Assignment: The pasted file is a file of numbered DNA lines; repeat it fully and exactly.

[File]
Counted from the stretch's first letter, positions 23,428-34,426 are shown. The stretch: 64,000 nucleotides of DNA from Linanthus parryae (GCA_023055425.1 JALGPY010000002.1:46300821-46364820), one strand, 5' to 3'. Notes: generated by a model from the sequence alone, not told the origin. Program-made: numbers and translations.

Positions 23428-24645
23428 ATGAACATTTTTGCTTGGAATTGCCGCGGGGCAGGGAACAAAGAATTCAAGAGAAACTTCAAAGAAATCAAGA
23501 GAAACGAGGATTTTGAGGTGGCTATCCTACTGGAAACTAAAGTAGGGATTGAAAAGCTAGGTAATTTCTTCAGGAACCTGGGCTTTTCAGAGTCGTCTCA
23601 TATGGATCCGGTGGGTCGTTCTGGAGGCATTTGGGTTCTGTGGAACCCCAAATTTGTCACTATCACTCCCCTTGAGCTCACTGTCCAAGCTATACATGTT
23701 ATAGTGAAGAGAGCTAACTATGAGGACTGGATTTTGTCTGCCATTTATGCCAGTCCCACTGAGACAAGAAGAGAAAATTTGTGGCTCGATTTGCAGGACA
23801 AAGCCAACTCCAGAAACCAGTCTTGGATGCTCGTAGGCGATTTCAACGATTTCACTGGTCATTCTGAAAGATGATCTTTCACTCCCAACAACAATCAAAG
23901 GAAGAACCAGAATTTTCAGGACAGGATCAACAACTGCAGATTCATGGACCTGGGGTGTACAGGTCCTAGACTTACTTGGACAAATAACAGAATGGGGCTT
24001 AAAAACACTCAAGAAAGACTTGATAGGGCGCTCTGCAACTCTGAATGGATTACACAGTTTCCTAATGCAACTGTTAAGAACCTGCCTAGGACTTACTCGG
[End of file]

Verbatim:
Counted from the stretch's first letter, positions 23,428-34,426 are shown. The stretch: 64,000 nucleotides of DNA from Linanthus parryae (GCA_023055425.1 JALGPY010000002.1:46300821-46364820), one strand, 5' to 3'. Notes: generated by a model from the sequence alone, not told the origin. Program-made: numbers and translations.

Positions 23428-24645
23428 ATGAACATTTTTGCTTGGAATTGCCGCGGGGCAGGGAACAAAGAATTCAAGAGAAACTTCAAAGAAATCAAGA
23501 GAAACGAGGATTTTGAGGTGGCTATCCTACTGGAAACTAAAGTAGGGATTGAAAAGCTAGGTAATTTCTTCAGGAACCTGGGCTTTTCAGAGTCGTCTCA
23601 TATGGATCCGGTGGGTCGTTCTGGAGGCATTTGGGTTCTGTGGAACCCCAAATTTGTCACTATCACTCCCCTTGAGCTCACTGTCCAAGCTATACATGTT
23701 ATAGTGAAGAGAGCTAACTATGAGGACTGGATTTTGTCTGCCATTTATGCCAGTCCCACTGAGACAAGAAGAGAAAATTTGTGGCTCGATTTGCAGGACA
23801 AAGCCAACTCCAGAAACCAGTCTTGGATGCTCGTAGGCGATTTCAACGATTTCACTGGTCATTCTGAAAGATGATCTTTCACTCCCAACAACAATCAAAG
23901 GAAGAACCAGAATTTTCAGGACAGGATCAACAACTGCAGATTCATGGACCTGGGGTGTACAGGTCCTAGACTTACTTGGACAAATAACAGAATGGGGCTT
24001 AAAAACACTCAAGAAAGACTTGATAGGGCGCTCTGCAACTCTGAATGGATTACACAGTTTCCTAATGCAACTGTTAAGAACCTGCCTAGGACTTACTCGG